Last week, a crypto collective called ConstitutionDAO raised over $40 million in ether (ETH) to buy an original copy of the U.S. constitution at auction; it failed, outbid by the hedge fund billionaire Ken Griffin.
But the idea of raising $40 million in a week on the strength of a meme has proven enticing, and copycats have emerged.
So far, the most interesting of those is DuneDAO, a similar crypto crowdfunding effort that raised over $700,000 to purchase a copy of the manuscript for Alejandro Jodorowsky’s notorious, unfinished film adaptation of the classic sci-fi novel “Dune.” This morning, when the hammer fell at Christie’s, DuneDAO actually succeeded.
The twist is that the final price was around $3 million: $2.3 million more than was raised in the crowdfund.
It was an investor named Soban “Soby” Saqib who put up the cash and bid on the group’s behalf. He’s a member of the “multisig” – the collectively controlled crypto wallet that serves as DuneDAO’s treasury – and a co-founder of the project.
“Hi handsome king,” Soby wrote to CoinDesk via Twitter. “I have the money already but I want the public in.” Because he entered and won the auction personally, from his home in Colorado, the manuscript belongs to him, not DuneDAO. The rest of DuneDAO is now attempting to raise the money to pay him back.
Jodorowsky’s “Dune” manuscript is essentially a massive storyboard for one of the most famous movies never made. The Chilean auteur spent the mid-70s casting and writing his adaptation of Frank Herbert’s novel (Mick Jagger, Salvador Dali, Orson Welles, H.R. Giger, and Pink Floyd were among the collaborators on board), but ran well over budget, and never completed it. A 2013 documentary, “Jodorowsky’s Dune,” chronicled the development process and offered a few tantalizing glimpses of the manuscript itself. David Lynch ended up directing the first film adaptation of “Dune” in 1984; a new version directed by Denis Villeneuve was released last month.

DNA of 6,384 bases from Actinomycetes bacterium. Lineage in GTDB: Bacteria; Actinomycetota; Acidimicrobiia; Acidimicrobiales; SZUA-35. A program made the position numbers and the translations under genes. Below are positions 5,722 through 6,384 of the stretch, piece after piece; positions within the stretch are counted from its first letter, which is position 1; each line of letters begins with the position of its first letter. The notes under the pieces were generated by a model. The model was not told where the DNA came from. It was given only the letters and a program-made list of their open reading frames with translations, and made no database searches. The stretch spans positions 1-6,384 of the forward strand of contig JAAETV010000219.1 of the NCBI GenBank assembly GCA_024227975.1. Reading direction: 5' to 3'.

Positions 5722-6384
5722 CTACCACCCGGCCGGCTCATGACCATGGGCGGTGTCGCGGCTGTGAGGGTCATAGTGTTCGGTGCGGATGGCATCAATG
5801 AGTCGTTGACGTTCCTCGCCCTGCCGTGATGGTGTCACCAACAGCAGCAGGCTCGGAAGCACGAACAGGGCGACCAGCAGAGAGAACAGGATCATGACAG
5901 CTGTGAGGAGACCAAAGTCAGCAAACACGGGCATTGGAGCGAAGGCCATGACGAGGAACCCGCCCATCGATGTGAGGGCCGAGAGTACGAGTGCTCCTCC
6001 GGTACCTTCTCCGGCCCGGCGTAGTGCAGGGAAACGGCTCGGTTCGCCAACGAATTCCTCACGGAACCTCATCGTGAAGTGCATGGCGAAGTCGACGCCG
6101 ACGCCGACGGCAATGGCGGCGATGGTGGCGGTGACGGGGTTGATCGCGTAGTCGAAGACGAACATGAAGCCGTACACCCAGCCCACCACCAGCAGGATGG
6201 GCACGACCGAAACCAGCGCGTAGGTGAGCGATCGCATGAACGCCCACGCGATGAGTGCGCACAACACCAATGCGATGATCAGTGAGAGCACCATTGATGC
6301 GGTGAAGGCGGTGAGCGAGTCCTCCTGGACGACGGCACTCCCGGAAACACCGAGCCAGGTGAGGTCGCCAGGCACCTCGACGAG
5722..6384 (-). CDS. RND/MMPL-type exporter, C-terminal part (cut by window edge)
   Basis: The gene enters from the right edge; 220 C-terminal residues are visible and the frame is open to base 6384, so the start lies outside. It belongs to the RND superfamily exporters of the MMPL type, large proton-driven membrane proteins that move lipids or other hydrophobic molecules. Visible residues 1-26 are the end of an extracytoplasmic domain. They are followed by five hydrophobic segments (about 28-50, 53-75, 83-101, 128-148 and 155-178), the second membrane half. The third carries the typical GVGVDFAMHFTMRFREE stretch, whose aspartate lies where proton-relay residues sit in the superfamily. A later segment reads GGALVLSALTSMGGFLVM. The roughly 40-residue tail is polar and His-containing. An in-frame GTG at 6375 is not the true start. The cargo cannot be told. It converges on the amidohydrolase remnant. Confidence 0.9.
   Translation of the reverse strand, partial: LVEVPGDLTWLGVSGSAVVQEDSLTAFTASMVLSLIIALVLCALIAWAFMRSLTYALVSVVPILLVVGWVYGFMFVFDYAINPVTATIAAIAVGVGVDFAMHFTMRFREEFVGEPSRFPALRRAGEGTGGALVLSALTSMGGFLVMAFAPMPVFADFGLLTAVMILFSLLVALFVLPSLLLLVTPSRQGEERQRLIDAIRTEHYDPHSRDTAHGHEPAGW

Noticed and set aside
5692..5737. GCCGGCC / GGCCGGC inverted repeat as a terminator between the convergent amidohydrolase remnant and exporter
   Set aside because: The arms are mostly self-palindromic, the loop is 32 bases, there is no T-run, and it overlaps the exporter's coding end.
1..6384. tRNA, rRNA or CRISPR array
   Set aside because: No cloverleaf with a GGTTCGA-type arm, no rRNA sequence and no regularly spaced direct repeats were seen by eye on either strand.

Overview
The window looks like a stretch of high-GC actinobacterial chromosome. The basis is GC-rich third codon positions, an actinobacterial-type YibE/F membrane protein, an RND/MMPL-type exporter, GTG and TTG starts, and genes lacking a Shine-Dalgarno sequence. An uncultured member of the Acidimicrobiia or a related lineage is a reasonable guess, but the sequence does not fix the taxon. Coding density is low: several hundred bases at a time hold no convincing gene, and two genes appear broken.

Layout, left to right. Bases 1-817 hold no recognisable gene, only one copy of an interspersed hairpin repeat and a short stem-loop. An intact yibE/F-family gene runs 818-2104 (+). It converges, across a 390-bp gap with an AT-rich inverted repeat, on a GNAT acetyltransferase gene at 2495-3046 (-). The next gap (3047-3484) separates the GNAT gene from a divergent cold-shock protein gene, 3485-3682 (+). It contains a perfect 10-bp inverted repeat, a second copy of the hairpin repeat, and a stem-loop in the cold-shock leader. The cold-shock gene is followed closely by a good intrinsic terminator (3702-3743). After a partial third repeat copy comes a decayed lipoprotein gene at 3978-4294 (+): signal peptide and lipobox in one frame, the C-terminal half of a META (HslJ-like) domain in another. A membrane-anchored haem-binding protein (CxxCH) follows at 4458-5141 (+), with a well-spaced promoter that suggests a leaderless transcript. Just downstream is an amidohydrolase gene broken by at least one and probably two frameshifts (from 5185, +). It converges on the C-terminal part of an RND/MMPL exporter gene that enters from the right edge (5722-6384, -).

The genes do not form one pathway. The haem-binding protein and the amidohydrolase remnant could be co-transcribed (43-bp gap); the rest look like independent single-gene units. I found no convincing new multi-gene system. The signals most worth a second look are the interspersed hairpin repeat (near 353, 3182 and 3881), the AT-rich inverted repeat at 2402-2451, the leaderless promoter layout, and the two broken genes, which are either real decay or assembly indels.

As with ConstitutionDAO, donating money to the crowdfund only gets you a certain amount of governance tokens ($SPICE, in this case), apportioned according to what you put in. $SPICE tokens don’t represent fractional ownership of the manuscript; instead, you’re getting a say in what the group does with the money.
Also involved in DuneDAO are a few members of the crypto art collective Remilia, which is responsible for a non-fungible token (NFT) project called Milady Maker. “The Constitution is something you can read any time,” said Remilia affiliate @YOJIMBO_KING. “[Jodorowsky’s ‘Dune’] has never been seen; it’s like the bounty of the Andrea Doria.” Only a few copies of the “Dune” manuscript were ever produced.
In a mission statement, DuneDAO said it’s looking to “collectively explore options to digitally preserve the manuscript and make it accessible to the public for the very first time, such as through public viewings and digital lending (to the extent permitted by law).”
Another, much better financed crypto collective called PleasrDAO attempted something similar last month, with its purchase of the Wu-Tang Clan’s “Once Upon a Time in Shaolin” – an album that only exists offline, in a one-of-one CD edition.
“He who controls $SPICE controls the DAO,” wrote one member on the group’s Discord server. “We’re excited to see what we do together.”
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